Originally known as “The Guiding Light” (‘the’ was dropped in 1975), the show focused around the character of the Rev. John Ruthledge, and his parishioners in the Chicago suburb of Five Points (the setting later moved to Selby Flats, before finally settling in Springfield). A continuously lit lamp in the Reverend’s study assured his flock that he was there for them whenever they needed him.
Even though the ‘Light’ will soon be extinguished, its legacy and rich history will continue to live on in future generations of soap fans. Thank you, “Guiding Light,” for your contributions to the daytime drama, and God speed. You will be missed.
Stay connected to SON as we continue to follow this story.
“Guiding Light” airs Weekdays on CBS. Anytime on CBS.com. Check local listings.
(SoapOperaNetwork.com) — “One Life to Live’s” Trevor St. John (Todd Manning) to screen film short directed by former co-star Dan Gauthier(ex-Kevin Buchanan) at two upcoming film festivals.”The Art of Getting Over It,” tells the story of an angry and frustrated Cameron Clothier (St. John), who unleashes his rage on those who hurt him, all the while surreptitiously courting an angelic barista in his neighborhood coffee shop and, almost against his will, finding redemption in love. The 23 minute short was filmed in Trevor’s home town – Spokane, Washington. St. John served as writer, producer and actor in the film.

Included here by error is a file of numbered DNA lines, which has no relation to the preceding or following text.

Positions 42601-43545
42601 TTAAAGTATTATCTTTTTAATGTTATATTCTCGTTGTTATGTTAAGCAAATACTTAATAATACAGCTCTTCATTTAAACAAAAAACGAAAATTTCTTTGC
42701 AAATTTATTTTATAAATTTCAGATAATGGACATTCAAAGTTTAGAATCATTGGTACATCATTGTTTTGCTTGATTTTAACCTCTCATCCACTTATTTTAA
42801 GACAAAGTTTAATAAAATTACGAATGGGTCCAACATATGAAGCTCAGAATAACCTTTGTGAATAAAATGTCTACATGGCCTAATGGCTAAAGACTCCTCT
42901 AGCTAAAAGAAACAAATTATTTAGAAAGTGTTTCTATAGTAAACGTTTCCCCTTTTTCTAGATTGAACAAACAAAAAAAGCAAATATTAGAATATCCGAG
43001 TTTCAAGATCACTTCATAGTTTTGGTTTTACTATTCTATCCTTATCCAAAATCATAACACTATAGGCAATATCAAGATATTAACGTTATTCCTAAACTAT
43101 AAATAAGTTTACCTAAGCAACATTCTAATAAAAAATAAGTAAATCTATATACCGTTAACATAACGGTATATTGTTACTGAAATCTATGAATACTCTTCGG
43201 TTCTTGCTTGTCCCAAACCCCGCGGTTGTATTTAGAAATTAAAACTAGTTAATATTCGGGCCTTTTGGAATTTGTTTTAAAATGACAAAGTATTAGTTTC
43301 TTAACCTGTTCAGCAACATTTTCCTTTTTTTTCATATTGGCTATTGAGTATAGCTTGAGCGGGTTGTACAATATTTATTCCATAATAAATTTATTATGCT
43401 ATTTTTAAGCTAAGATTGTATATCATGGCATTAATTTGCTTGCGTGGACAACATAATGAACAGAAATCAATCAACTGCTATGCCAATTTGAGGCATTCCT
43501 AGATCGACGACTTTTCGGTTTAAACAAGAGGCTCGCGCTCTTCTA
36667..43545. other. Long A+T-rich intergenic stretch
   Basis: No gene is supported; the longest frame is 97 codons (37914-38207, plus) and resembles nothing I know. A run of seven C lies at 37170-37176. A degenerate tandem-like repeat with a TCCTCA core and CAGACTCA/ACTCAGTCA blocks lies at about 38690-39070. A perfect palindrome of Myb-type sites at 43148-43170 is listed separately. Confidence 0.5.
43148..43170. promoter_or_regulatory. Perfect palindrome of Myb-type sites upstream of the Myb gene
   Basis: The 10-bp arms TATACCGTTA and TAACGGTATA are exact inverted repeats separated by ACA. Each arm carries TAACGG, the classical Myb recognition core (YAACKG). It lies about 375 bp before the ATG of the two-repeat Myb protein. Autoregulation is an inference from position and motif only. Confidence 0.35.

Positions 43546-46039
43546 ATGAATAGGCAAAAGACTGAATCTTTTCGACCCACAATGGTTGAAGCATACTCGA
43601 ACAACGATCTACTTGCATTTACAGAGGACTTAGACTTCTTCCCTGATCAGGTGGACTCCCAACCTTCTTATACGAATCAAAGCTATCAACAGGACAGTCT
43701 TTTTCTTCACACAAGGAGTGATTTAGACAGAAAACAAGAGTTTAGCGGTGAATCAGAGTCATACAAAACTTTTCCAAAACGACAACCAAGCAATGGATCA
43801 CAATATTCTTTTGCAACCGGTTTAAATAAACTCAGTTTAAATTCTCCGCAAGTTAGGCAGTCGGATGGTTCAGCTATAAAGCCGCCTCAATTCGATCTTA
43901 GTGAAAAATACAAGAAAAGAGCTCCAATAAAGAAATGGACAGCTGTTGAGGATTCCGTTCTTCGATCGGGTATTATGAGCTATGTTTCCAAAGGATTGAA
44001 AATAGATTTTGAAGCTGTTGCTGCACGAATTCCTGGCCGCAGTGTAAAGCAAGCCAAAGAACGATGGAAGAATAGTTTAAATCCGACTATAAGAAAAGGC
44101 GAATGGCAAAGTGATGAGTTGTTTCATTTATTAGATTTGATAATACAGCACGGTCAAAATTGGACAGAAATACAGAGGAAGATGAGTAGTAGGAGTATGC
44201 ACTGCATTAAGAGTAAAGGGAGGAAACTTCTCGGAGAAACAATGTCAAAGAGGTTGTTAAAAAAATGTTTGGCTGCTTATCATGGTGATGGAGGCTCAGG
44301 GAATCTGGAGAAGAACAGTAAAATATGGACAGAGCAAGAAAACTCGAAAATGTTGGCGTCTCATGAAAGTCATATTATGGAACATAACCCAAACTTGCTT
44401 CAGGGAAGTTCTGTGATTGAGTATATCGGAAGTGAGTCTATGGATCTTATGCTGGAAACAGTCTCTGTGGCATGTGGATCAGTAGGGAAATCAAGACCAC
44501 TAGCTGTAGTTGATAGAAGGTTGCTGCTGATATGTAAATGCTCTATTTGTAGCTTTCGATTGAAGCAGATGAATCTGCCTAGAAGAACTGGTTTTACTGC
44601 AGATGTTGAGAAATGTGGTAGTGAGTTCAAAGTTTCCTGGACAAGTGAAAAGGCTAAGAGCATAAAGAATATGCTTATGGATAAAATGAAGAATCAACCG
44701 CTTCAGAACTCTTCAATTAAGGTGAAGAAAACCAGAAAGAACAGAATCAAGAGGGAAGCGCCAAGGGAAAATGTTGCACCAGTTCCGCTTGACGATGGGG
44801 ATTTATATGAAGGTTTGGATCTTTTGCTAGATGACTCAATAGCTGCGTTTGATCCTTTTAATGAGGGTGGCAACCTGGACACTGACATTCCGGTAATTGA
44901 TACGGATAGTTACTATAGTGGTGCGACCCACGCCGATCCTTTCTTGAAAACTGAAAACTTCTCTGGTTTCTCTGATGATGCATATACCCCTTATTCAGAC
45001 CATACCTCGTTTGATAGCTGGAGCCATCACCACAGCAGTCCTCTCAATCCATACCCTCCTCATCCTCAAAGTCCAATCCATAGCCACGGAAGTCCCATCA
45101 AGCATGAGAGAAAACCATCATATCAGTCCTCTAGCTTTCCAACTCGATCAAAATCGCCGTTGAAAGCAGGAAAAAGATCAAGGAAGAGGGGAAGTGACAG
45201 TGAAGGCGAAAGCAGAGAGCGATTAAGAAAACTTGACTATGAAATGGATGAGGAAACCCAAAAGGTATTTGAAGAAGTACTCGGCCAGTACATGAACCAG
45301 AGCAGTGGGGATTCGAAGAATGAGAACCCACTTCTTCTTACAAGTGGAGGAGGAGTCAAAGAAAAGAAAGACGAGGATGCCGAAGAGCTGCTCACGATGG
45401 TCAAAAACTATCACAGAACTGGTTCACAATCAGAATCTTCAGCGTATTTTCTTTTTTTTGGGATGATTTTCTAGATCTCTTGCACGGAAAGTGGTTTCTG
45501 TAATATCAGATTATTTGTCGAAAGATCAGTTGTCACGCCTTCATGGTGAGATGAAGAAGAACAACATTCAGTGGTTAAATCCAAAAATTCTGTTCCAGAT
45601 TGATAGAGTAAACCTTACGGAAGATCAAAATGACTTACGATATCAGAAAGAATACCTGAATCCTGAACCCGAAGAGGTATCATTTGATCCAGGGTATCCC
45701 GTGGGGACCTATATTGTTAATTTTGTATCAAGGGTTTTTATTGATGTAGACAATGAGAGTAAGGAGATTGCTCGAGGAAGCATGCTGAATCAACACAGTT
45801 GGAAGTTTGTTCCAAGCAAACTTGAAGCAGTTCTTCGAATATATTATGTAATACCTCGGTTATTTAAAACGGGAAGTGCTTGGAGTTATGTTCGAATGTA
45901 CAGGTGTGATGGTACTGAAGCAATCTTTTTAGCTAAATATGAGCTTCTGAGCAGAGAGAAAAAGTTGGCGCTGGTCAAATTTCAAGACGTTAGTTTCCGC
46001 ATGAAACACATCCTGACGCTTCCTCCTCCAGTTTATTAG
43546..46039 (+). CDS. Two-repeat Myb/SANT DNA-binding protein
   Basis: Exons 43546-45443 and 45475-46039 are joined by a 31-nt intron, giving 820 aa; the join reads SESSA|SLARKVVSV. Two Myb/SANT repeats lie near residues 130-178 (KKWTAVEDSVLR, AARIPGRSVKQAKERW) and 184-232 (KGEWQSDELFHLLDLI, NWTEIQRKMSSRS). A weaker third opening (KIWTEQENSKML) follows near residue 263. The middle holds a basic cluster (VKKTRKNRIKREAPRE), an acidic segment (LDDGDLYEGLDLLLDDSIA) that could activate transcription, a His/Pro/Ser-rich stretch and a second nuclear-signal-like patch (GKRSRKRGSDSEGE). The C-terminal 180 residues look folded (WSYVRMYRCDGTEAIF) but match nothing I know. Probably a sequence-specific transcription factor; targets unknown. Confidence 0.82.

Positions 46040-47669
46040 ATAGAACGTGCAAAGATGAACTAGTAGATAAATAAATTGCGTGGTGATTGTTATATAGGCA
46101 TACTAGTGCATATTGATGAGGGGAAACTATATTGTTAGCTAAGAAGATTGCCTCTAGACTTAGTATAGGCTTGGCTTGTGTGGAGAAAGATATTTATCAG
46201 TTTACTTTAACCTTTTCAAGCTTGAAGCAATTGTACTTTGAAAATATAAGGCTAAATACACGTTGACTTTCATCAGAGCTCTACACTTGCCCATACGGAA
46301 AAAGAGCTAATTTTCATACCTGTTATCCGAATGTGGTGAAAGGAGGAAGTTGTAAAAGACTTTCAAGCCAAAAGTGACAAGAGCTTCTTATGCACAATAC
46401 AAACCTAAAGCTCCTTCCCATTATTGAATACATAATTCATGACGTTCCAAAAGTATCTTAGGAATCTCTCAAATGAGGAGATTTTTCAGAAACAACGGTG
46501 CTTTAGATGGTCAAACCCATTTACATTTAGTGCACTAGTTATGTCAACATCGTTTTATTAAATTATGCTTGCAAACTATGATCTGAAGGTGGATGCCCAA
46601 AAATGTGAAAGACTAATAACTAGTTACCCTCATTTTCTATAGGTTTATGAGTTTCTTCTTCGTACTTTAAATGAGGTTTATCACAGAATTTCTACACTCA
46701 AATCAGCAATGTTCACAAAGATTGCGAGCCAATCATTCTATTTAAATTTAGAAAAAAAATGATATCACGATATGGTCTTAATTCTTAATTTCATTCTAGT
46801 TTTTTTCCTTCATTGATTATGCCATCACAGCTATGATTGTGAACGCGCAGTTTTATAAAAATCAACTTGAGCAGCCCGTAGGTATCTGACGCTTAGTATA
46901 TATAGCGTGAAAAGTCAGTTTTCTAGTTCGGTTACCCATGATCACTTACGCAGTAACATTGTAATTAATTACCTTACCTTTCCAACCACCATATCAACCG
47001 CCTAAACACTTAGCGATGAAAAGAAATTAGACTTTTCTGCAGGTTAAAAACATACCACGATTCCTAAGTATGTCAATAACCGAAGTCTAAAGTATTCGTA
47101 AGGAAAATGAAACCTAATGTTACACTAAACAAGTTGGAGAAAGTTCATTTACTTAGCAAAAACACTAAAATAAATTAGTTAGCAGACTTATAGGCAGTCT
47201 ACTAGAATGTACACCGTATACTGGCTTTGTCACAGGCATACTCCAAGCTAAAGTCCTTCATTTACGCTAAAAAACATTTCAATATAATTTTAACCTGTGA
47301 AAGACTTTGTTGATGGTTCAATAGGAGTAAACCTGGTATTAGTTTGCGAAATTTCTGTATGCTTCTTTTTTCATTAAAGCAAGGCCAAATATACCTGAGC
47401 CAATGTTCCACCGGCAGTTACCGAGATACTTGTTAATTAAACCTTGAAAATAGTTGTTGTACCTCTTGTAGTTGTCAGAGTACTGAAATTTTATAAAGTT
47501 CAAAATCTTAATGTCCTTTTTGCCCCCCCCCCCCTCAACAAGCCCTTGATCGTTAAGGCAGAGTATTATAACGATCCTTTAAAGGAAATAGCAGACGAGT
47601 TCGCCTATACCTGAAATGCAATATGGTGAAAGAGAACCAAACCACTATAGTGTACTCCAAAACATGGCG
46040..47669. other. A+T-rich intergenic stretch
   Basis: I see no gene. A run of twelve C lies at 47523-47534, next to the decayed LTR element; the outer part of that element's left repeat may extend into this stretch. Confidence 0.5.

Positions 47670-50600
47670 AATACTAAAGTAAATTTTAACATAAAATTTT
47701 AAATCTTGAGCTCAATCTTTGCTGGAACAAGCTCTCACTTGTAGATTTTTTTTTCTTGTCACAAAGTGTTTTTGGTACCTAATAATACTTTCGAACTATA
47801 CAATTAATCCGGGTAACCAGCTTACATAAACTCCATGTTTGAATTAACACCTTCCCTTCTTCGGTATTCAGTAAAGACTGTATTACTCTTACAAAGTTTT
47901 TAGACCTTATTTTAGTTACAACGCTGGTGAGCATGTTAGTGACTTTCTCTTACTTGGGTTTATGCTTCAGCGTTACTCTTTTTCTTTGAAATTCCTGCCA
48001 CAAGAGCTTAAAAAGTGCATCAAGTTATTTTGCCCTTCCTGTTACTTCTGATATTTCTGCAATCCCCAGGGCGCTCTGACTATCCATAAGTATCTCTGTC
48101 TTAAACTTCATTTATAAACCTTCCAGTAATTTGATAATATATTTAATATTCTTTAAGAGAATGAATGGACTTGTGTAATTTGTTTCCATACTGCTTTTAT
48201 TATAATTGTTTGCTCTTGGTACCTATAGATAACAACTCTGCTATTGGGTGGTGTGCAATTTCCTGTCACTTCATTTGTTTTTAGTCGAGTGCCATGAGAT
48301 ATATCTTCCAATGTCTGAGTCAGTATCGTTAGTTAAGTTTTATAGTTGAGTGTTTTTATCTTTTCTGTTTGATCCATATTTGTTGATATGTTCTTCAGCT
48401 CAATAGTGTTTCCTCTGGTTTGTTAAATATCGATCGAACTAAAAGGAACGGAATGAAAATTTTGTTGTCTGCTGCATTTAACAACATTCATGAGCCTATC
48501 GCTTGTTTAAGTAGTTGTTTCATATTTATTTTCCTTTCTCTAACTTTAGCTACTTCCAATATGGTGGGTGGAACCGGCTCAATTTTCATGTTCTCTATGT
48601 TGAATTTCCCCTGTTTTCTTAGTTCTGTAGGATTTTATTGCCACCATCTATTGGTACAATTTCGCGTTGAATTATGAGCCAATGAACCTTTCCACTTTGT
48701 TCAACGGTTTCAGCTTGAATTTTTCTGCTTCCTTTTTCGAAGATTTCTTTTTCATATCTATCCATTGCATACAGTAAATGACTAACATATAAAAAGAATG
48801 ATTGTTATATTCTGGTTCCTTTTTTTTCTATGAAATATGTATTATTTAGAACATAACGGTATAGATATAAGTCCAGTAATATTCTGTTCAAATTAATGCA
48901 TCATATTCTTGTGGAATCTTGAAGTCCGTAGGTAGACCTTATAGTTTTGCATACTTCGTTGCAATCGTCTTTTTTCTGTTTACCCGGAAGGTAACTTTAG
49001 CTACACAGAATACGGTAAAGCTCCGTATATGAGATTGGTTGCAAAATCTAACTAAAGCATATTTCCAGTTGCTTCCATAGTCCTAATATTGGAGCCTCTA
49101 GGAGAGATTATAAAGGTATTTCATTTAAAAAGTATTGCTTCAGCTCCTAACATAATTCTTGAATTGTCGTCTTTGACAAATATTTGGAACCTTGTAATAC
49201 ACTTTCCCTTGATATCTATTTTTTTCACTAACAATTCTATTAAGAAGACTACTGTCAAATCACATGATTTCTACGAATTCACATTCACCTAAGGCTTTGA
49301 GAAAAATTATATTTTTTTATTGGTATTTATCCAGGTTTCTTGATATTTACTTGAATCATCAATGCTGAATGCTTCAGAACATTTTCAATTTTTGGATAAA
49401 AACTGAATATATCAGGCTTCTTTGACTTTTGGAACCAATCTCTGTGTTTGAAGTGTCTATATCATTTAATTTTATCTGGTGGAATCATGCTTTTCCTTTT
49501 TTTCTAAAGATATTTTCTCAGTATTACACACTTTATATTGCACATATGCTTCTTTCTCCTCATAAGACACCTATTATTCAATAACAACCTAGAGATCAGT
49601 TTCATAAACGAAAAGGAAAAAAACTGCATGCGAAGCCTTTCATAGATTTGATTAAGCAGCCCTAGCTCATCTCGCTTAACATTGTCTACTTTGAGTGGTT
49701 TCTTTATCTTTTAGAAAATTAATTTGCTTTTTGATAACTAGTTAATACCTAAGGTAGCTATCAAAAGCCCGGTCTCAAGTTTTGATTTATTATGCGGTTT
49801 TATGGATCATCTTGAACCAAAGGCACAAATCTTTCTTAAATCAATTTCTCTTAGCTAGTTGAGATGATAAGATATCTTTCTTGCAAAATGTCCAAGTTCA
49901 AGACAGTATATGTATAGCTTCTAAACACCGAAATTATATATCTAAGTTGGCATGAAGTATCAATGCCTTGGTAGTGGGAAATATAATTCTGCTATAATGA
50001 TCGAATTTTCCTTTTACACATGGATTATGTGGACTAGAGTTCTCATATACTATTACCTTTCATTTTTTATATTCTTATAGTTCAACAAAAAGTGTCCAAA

“I am proud of this film and even prouder that I could make it with my family and a dear friend,” says St. John. “The experience was one of the thrills of my life.”
The film came to be “after many hours of dressing-room conversation when Trevor and I co-starred in a project produced in New York,” said Gauthier.” We talked about working together on a film as creators and collaborators, bringing our very similar perspectives to the process. This is exactly the kind of film we talked about making.”
“Getting Over It” will be screened in Los Angeles on Monday, December 29 during the Beverly Hills Hi-Def Film Fest at the Fine Arts Theatre starting at 10:00 PM. In will debut in New York City on Sunday, January 4 during the New Filmmakers Festival at the Courthouse Theater starting at 7:15 PM.
“We are proud of our creation and I would absolutely love it if you have a chance to see if yourself.” – Trevor St. John.
(SoapOperaNetwork.com) — Gary Tomlin officially takes over “Days of our Lives” from Ed Scott.
In the most unusual press release ever issued by a television studio or network, Sony Pictures Television and Corday Productions, Inc., producers of “Days of our Lives,” put rumors to rest and officially announced that former “One Life to Live” Executive Producer, Gary Tomlin, would be taking over Co-Executive Producer reins at the NBC soap opera. He replaces Ed Scott.